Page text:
• Stay tuned for a feature in this Sunday’s Trib on Low-A West Virginia right-hander Gage Hinsz, who had a rough outing on Thursday but has shown tremendous upside in 2016. He seems to fit the mold of Pirates prospects drafted out of high school: young (20), tall (6-foot-4) and can touch the mid-90s.

Did the three days matter? (And our podcast)


SAN FRANCISCO – So Andrew McCutchen looks like he’s back.

McCutchen believes he is back.

“That’s without question, honestly,” said McCutchen after Wednesday’s 6-5 win over the Giants. “I’ve turned something. I don’t know if it’s turning a page or a corner or something. Things are going well for us. Going well for me, too.”

Pittsburgh has been waiting for months to hear such a declaration from The Face of the Franchise.

If McCutchen is back that’s a big deal down the stretch, as the Pirates return home a game back of the St. Louis Cardinals of the second wild card. This weekend’s series against Miami is a chance to create some separation.

How did McCutchen get his swing back, his groove back?

It sure seems like McCutchen’s three-day benching during the Atlanta series at the beginning of the month helped.

Does rest matter? The Pirates think so. McCutchen does not. (AP Photo).


Before sitting McCutchen was mired in the worst season and prolonged slump of his career.

Since returning?

McCutchen is batting .317 and has a .973 OPS in August. He’s made more athletic plays in the outfield, including two spectacular catches on the road trip. Perhaps most important is his grasp of the strike zone has returned. In 12 August games, McCutchen has 12 walks against 8 strikeouts.

For all the theories about the root of McCutchen’s poor season perhaps the answer was as simple as this: he was fatigued, he was tired, over-worked — however you chose to classify the need for rest.

But McCutchen remains defiant in regard to the idea being benched helped:

“I was the first to tell all y’all that them (those) days don’t have nothing to do with it,” McCutchen said. “I will forever tell you that them three days had nothing to do with what I’m doing. I would’ve done this regardless. I might have five more hits in three games. Instead of hitting .240, I could be hitting .260. I knew that given the days, whatever, it is what it is. But it ain’t got nothing to do with it, man. I knew I was going to be able to do what I needed to do regardless. I was ready to go. I had a good ninth-inning at-bat off their closer in Milwaukee and I said I’m in a good spot. I told myself I was in a good spot. They decided to sit me for three games; I stayed right there in that spot. From there, it’s been going well.”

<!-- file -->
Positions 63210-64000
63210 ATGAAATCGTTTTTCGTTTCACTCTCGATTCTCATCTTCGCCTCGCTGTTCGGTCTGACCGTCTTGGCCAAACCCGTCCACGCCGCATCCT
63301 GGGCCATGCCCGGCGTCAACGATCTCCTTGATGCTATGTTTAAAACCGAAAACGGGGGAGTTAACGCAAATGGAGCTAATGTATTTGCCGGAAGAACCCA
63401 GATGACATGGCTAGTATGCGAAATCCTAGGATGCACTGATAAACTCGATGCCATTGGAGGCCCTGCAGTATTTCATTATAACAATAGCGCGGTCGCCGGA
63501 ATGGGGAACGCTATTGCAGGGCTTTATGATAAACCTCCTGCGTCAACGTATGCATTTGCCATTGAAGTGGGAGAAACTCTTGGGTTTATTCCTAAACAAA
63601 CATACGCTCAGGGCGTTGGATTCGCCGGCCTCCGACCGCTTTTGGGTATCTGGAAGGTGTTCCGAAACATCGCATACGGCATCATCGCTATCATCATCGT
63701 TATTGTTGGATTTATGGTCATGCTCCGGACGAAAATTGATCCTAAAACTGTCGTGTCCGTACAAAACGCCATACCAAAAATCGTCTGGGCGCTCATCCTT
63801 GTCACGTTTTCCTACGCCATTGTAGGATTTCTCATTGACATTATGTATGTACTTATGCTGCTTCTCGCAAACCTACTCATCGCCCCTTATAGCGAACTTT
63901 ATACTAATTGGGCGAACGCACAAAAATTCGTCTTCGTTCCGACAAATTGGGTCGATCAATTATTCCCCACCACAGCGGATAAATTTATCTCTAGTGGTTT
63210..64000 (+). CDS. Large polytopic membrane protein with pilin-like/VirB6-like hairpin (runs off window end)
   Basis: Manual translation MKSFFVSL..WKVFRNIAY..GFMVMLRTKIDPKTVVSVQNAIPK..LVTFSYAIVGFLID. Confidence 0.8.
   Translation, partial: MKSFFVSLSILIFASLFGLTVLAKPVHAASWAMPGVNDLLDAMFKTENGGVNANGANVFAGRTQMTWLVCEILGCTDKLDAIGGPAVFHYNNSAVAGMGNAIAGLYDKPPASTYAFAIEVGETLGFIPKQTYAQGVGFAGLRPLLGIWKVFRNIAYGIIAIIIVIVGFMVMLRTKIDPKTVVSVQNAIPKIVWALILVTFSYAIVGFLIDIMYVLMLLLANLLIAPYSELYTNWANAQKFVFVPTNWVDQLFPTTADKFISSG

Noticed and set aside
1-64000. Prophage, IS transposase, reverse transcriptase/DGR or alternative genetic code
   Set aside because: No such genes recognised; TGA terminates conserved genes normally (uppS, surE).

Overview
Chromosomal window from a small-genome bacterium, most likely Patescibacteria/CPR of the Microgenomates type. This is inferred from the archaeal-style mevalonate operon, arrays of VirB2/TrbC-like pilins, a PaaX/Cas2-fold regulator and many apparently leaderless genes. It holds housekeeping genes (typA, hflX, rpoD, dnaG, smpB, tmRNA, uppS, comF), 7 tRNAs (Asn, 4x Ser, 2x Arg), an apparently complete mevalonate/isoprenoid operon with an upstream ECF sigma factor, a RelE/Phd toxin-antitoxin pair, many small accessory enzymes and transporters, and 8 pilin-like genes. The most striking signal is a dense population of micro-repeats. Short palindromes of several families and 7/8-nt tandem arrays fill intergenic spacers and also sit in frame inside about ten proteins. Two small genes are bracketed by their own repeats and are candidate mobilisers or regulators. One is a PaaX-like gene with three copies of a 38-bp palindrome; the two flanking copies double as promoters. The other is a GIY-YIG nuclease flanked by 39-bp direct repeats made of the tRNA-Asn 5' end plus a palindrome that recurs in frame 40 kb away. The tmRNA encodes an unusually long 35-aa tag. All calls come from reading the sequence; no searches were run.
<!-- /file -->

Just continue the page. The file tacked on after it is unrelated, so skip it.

Reasonable men and women can have their doubts.

After all, the Pirates are an organization that highly values the importance of player rest.

From July:

Teams like the Pirates — and some in the NBA and NFL — are looking for a way to measure and produce more-efficient performance. They want to know who should play and who should rest. They want to know who is recovering well and who is not. They want to know who is over-training and who is under-training.

They want to reduce the duration of slumps and lengthen periods of peak performance.

“You start at green, you’re yellow, you’re red.” Tomczyk said. “We are looking for that video-game meter.”

I suspect McCutchen’s meter was at yellow, maybe yellowish-orangish entering August.

I suspect he was probably working too much, too hard, taking too many swings to get out of his slump. He was in the cage often taking extra swings, extra reps. Too much work can have a negative impact. And since baseball is such a mental game, three days down probably did much to free McCutchen of mental clutter.

Does rest matter?

McCutchen’s August suggests it does.

It appears as if McCutchen’s bar is back to green.




Monday Mop-Up Duty: Pirates rotation becoming Kuhl, calm and collected


SAN FRANCISCO – If the Pirates are going to turn around their season, if they are going to make a second-half push for a wild card, they had to get more from their starting rotation.

The problem started there, and the fix had to begin here.

Since the Pirates reconfigured their rotation at the trade deadline, their starters’ combined ERA (3.26) is fifth best in baseball, covering 102 innings. And a large part of the effort has been tied to rookies Jameson Taillon and Chad Kuhl.